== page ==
Peripheral regional anesthesia in patients under general anesthesia. Risk assessment with respect to parasthesia, injection pain and nerve damage
Kessler, P; Steinfeldt, T; Gogarten, W; Schwemmer, U; Buttner, J; Graf, BM; Volk, T
Anaesthesist, 62(6): 483-488.
10.1007/s00101-013-2190-x
CrossRef
Journal of Clinical Anesthesia
Perioperative interscalene blockade: An overview of its history and current clinical use
Long, TR; Wass, CT; Burkle, CM
Journal of Clinical Anesthesia, 14(7): 546-556.
PII S0952-8180(02)00408-7
CrossRef
Journal of Clinical Anesthesia
Comment on "Perioperative interscalene blockade: An overview of its history and current clinical use"
Benumof, JL
Journal of Clinical Anesthesia, 15(6): 489.

Acta Anaesthesiologica Scandinavica
Ultrasound-guided interscalene and supraclavicular blocks
Zbigniew, KN
Acta Anaesthesiologica Scandinavica, 51(): 60-61.

Anaesthesia
Upper limb blocks
Russon, K; Pickworth, T; Harrop-Griffiths, W
Anaesthesia, 65(): 48-56.
10.1111/j.1365-2044.2010.06277.x
CrossRef
Anesthesia and Analgesia
How can we possibly prevent complications related to peripheral nerve blocks?
Chelly, JE
Anesthesia and Analgesia, 93(4): 1080-1081.

Anesthesia and Analgesia
Visual loss and ophthalmoplegia after shoulder surgery
Bhatti, MT; Enneking, FK
Anesthesia and Analgesia, 96(3): 899-902.
10.1213/01.ANE.0000047272.31849.F9
CrossRef
Regional Anesthesia and Pain Medicine
Clinical efficacy of the brachial plexus block via the posterior approach
Sandefo, I; Iohom, G; Van Elstraete, A; Lebrun, T; Polin, B
Regional Anesthesia and Pain Medicine, 30(3): 238-242.
10.1016/j.rapm.2005.01.005
CrossRef
Anesthesia and Analgesia
Transscalene brachial plexus block: A new posterolateral approach for brachial plexus block
Nguyen, HC; Fath, E; Wirtz, S; Bey, T
Anesthesia and Analgesia, 105(3): 872-875.
10.1213/01.ane.0000271916.26357.8d
CrossRef
Annales Francaises D Anesthesie Et De Reanimation
Total spinal anesthesia after interscalenic plexus block
Frasca, D; Clevenot, D; Jeanny, A; Laksiri, L; Petitpas, F; Debaene, B
Annales Francaises D Anesthesie Et De Reanimation, 26(): 994-998.
10.1016/j.annfar.2007.08.013
CrossRef
Anesthesia and Analgesia
Continuous peripheral nerve blockade for inpatient and outpatient postoperative analgesia in children
Ganesh, A; Rose, JB; Wells, L; Ganley, T; Gurnaney, H; Maxwell, LG; DiMaggio, T; Milovcich, K; Scollon, M; Feldman, JM; Cucchiaro, G
Anesthesia and Analgesia, 105(5): 1234-1242.
10.1213/01.ane.0000284670.17412.66
CrossRef
Regional Anesthesia and Pain Medicine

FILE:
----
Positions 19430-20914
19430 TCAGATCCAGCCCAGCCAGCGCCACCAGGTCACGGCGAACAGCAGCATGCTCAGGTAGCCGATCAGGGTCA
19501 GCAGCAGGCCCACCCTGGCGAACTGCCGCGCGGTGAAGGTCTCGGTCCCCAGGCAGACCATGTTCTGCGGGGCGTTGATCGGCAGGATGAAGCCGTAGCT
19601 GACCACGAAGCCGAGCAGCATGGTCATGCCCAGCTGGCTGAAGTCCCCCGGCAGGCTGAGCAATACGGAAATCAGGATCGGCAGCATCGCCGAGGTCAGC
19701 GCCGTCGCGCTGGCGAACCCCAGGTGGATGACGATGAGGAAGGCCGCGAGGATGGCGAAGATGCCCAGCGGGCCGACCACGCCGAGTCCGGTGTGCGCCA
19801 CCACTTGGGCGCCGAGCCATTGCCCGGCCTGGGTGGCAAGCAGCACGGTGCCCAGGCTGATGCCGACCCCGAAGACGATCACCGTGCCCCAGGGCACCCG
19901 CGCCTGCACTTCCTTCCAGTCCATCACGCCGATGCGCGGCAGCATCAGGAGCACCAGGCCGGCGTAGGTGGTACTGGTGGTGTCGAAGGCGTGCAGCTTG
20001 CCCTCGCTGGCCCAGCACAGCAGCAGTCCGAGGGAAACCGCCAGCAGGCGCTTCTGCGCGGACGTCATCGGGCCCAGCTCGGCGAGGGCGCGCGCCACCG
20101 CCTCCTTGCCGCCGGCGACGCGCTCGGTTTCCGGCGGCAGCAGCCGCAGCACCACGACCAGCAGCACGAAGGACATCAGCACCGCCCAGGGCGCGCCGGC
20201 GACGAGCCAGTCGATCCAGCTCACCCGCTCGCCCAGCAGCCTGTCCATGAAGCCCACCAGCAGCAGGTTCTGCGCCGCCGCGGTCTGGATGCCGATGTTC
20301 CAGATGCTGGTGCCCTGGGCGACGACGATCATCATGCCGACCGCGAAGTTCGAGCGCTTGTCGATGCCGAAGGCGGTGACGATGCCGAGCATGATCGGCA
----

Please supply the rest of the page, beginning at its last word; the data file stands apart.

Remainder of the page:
Ultrasound-Guided Interscalene Block Should be Compared With the Accepted Standard for the Neurostimulation Technique
Fredrickson, MJ; Borgeat, A; Aguirre, J; Boezaart, AP
Regional Anesthesia and Pain Medicine, 34(2): 180.

Anesthesia and Analgesia
Perioperative Analgesia for Forequarter Amputation in a Child: A Dual Paravertebral Approach
Koyyalamudi, VB; Elliott, C; Gibbs, CP; Boezaart, AP
Anesthesia and Analgesia, 110(3): 761-763.
10.1213/ANE.0b013e3181c920b6
CrossRef
Regional Anesthesia and Pain Medicine
Brachial plexus anesthesia: Essentials of our current understanding
Neal, JM; Hebl, JR; Gerancher, JC; Hogan, QH
Regional Anesthesia and Pain Medicine, 27(4): 402-428.
10.1053/rapm.2002.34377
CrossRef
Anaesthesia and Intensive Care
Interscalene brachial plexus block for shoulder surgery in a patient with arthrogryposis multiplex congenita
Sreevastava, D; Trikha, A; Sehgal, L; Arora, MK
Anaesthesia and Intensive Care, 30(4): 495-498.

Journal of Bone and Joint Surgery-American Volume
Complication rates of Scalene Regional Anesthesia - reply
Weber, SC; Jain, R
Journal of Bone and Joint Surgery-American Volume, 84A(): 1892-1893.

Anesthesia and Analgesia
Neurologic sequelae after interscalene brachial plexus block for shoulder/upper arm surgery: The association of patient, anesthetic, and surgical factors to the incidence and clinical course
Candido, KD; Sukhani, R; Doty, R; Nader, A; Kendall, MC; Yaghmour, E; Kataria, TC; McCarthy, R
Anesthesia and Analgesia, 100(5): 1489-1495.
10.1213/01.ANE.0000148696.11814.9F
CrossRef
Anesthesia and Analgesia
Permanent loss of cervical spinal cord function associated with the posterior approach
Voermans, NC; Crul, BJ; de Bondt, B; Zwarts, MJ; van Engelen, BGM
Anesthesia and Analgesia, 102(1): 330-331.

Anesthesia and Analgesia
Safety of the posterior approach to the brachial plexus
Jack, NTM; Gielen, M
Anesthesia and Analgesia, 103(4): 1046.
10.1213/01.ane.0000239018.73597.d6
CrossRef
Regional Anesthesia and Pain Medicine
A brave new world: But we need proof! The Gaston Labat lecture, 2007
Mulroy, MF
Regional Anesthesia and Pain Medicine, 32(5): 406-411.
10.1016/j.rapm.2007.08.002
CrossRef
Regional Anesthesia and Pain Medicine
Anatomy and pathophysiology of spinal cord injury associated with regional anesthesia and pain medicine
Neal, JM
Regional Anesthesia and Pain Medicine, 33(5): 423-434.
10.1016/j.rapm.2006.10.014
CrossRef
Anaesthesia
Postoperative analgesia for shoulder surgery: a critical appraisal and review of current techniques
Fredrickson, MJ; Krishnan, S; Chen, CY
Anaesthesia, 65(6): 608-624.
10.1111/j.1365-2044.2009.06231.x
CrossRef
Anasthesiologie & Intensivmedizin
Neurological complications after shoulder surgery in interscalene block
Besmer, I; Schupfer, G; Schleppers, A
Anasthesiologie & Intensivmedizin, 46(): 139-143.